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 Golden Opportunity

Not everyone would have seized the opportunity that those few stray Dorona vines presented, but Gianluca and now Matteo Bisol have done so and it is interesting to see the extremes that have resulted. The vineyard is a bit rustic, for example. Not the vines but the landscape, surrounded by stone walls, cut by drainage ditches and featuring a large rambling  garden where local senior citizens grow vegetables that they sell to the Venissa restaurant.

The restaurant and inn are as luxurious as the wine and present a strong contrast to the natural element that is appropriate for Venice. We dined at the restaurant and our waiter made the point that what came out of the kitchen (he pointed to the busy glass-walled show kitchen to our left) first came from the island and the lagoon to our right. This locavore idea appeared in each plate we were served, perhaps most of all in a soup of sea-snail (garusoli) and sea fennel in what tasted like the rich reduced essence  of the lagoon itself. Another extreme experience.

Making a Statement

On the ferry ride back to San Marco with the full moon above us, Sue and I talked about Venissa. I was suspicious at the start that it was a platform to promote the Bisol brand, but my hypothesis didn’t hold up. It really seems to be a sincere attempt by the Bisol family to honor the history and traditions of Venice and Venetian wine.P1090289

What makes Venissa so interesting is the ambitious approach. It would be possible to draw attention to Venetian wine culture with a museum exhibition of some sort — many wineries display collections of  winemaking implements, historical documents and wine and vine art. They are always interesting, but it seems to me that they usually lack the lasting impact that I see at Venissa. Why?

One factor is that Venissa is a living exhibition — the actual vineyards are right here in the lagoon, not just dots on an old map and the actual wine is in your glass not a just label on the wall. This obviously creates a more intense sensual experience. And the total project reinforces this by drawing on all the senses through the packaging, the location, the inn and restaurant and so forth.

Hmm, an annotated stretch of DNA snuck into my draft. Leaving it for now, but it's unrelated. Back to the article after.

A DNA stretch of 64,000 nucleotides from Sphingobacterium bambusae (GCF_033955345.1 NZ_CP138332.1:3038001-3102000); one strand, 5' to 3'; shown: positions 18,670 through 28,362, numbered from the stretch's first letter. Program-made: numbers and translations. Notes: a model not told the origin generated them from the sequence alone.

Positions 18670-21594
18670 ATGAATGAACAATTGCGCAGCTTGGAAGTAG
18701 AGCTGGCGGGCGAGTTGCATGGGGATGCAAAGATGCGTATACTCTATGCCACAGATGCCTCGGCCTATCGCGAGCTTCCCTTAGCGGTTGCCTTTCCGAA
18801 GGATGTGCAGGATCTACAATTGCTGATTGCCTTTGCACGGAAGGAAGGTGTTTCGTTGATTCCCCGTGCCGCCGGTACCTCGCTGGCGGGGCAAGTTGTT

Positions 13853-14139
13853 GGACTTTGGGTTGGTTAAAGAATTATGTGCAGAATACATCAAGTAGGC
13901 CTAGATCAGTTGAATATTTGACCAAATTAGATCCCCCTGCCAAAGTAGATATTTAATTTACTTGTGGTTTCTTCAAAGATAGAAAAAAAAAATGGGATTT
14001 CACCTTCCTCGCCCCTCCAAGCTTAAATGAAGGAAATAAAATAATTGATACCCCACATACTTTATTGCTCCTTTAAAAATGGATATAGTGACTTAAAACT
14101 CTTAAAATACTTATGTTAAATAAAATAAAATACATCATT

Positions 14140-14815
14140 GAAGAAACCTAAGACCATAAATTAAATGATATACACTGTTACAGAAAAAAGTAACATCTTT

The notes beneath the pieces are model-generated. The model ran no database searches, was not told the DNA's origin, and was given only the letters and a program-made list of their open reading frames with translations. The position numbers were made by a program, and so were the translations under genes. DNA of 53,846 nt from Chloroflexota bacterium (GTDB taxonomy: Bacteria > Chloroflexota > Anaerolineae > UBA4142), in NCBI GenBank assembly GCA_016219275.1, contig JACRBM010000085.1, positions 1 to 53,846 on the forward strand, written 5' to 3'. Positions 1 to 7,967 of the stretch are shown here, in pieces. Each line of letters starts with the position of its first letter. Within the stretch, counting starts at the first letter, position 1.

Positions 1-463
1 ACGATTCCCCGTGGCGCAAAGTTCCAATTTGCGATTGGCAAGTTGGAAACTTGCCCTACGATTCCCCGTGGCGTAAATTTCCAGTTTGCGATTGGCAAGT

Matteo told us that there are plans to further extend the experience through a sort of deconstructed hotel project on the neighboring island of Burano. The “hotel” would actually be a collection of rooms scattered around in various of the buildings that line the colorful canals of the little island, giving visitors an opportunity to intimately experience a different side of Venice and of course to enjoy the short stroll over the little bridge to Mazzorbo, then on through the vineyard and to Venissa itself.

Venissa is a wine, a destination and a statement, all made with impressive clarity and commitment. Congratulations to the Bisol family on this achievement.

A Field Guide to Prosecco’s Many Faces

P1090234Prosecco sales here in the U.S. are surging — up 34% in the first half of 2014 according to one report. At 1.27 million cases, the U.S. is now the #3 export market for Prosecco trailing only the UK and Germany.

Quantity is one thing, but quality is often something else entirely. Last week’s column talked about Prosecco’s upmarket move and the premiumization pyramid that lies at the heart of the strategy.  Is premium Prosecco real or just a marketing gimmick?

Mionetto’s Impressive Line-up

We tasted the wines from three producers during our quick business trip to the Veneto and if there is truth in wine, then premium Prosecco is real.

Our first stop was at Mionetto, a large producer that is the U.S. market leader with their popularly priced, crown capped “IL” Prosecco line of wines. “IL” is great fun and has attractive packaging — we like it a lot — but it doesn’t especially strive for upmarket status. But wait, there is more …

We tasted through several Mionetto wines that showed the true potential for premium Prosecco wines. We started with Prosecco made from organic grapes – the idea came from the growers not the marketing department — that was perhaps the most effective presentation of an organic wine that I have seen. This wine should appeal both to enthusiasts seeking something different and to dedicated green wine fans. The wine, the messaging, the packaging — they all come together in a very impressive way.

Opulence and a German Bet

We then moved up the pyramid to a single vineyard “Rive di Santo Stefano” DOCG Prosecco and into the “Luxury” series of wines, then reaching the summit with the Mionetto Luxury Cartizze DOCG. The luxury wines really were opulent both in the glass and to the eye. Very impressive. Will wines like this some day challenge Champagne? No future tense needed — I think they already do so, providing that memorable feeling (isn’t that what Champagne is really all about for most people?) at a more attractive price point. Here is a list of the Mionetto wines we tasted with links to more information about them.

An interesting sidebar to the Mionetto story is that the Italian firm was purchased a few years ago by Henkell, the German sparking wine producer, and everyone worried that the usual layoffs and cost-cutting measures were in store. Instead the new parent company kept all hands on board and hired more workers while investing in plant modernization and expansion. They are betting on the premium future of Prosecco and based on the “cards” we tasted it seems they have a winning hand.